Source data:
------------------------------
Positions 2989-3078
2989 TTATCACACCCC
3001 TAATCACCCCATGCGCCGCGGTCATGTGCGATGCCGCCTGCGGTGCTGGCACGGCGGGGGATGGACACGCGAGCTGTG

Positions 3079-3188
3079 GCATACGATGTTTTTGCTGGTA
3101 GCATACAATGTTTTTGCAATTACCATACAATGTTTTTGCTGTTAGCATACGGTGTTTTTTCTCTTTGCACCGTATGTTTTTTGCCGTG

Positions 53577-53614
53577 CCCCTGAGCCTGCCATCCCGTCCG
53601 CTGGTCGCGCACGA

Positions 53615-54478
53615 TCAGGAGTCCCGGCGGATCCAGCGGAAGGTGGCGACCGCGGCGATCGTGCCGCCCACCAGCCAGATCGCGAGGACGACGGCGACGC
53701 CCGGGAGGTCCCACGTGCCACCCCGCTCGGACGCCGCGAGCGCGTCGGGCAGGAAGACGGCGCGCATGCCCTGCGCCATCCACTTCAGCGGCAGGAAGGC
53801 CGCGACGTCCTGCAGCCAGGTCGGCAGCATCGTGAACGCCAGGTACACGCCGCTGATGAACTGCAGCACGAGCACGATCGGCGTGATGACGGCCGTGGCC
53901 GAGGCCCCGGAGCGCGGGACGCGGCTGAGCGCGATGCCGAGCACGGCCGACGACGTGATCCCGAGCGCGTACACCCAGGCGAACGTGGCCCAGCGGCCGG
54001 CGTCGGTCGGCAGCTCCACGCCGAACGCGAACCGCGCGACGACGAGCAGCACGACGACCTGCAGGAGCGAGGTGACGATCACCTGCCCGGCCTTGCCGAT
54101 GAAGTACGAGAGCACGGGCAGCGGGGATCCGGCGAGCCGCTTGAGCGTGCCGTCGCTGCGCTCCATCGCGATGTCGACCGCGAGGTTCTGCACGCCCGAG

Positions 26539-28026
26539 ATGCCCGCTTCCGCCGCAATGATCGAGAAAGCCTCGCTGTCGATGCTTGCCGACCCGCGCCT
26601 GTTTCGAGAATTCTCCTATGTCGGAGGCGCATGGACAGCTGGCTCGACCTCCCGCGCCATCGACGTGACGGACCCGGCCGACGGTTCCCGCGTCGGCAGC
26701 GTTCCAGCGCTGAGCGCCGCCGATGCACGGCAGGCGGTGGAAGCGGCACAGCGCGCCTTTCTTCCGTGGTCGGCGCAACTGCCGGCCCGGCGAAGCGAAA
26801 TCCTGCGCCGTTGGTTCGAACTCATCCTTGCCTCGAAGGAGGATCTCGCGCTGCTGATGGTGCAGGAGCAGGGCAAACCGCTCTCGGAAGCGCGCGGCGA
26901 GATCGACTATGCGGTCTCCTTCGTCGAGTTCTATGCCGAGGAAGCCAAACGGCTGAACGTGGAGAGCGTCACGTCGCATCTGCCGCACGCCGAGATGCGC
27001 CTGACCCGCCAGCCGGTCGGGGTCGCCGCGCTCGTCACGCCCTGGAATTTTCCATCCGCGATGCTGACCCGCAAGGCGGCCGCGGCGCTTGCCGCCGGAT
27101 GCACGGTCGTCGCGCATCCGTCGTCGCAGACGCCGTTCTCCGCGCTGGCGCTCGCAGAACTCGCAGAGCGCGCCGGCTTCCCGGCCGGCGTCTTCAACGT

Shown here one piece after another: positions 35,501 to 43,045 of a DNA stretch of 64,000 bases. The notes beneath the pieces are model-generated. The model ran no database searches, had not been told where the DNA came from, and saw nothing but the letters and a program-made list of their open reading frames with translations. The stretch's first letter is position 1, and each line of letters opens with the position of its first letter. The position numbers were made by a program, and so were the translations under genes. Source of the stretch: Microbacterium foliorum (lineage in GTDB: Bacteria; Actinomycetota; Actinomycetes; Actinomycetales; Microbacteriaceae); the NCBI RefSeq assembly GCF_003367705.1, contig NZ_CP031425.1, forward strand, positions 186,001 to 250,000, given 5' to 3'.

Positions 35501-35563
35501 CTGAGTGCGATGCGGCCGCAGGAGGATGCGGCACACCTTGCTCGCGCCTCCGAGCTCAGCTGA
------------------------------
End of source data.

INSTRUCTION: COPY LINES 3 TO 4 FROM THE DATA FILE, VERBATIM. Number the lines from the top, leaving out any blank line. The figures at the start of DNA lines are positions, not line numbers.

3001 TAATCACCCCATGCGCCGCGGTCATGTGCGATGCCGCCTGCGGTGCTGGCACGGCGGGGGATGGACACGCGAGCTGTG

Positions 3079-3188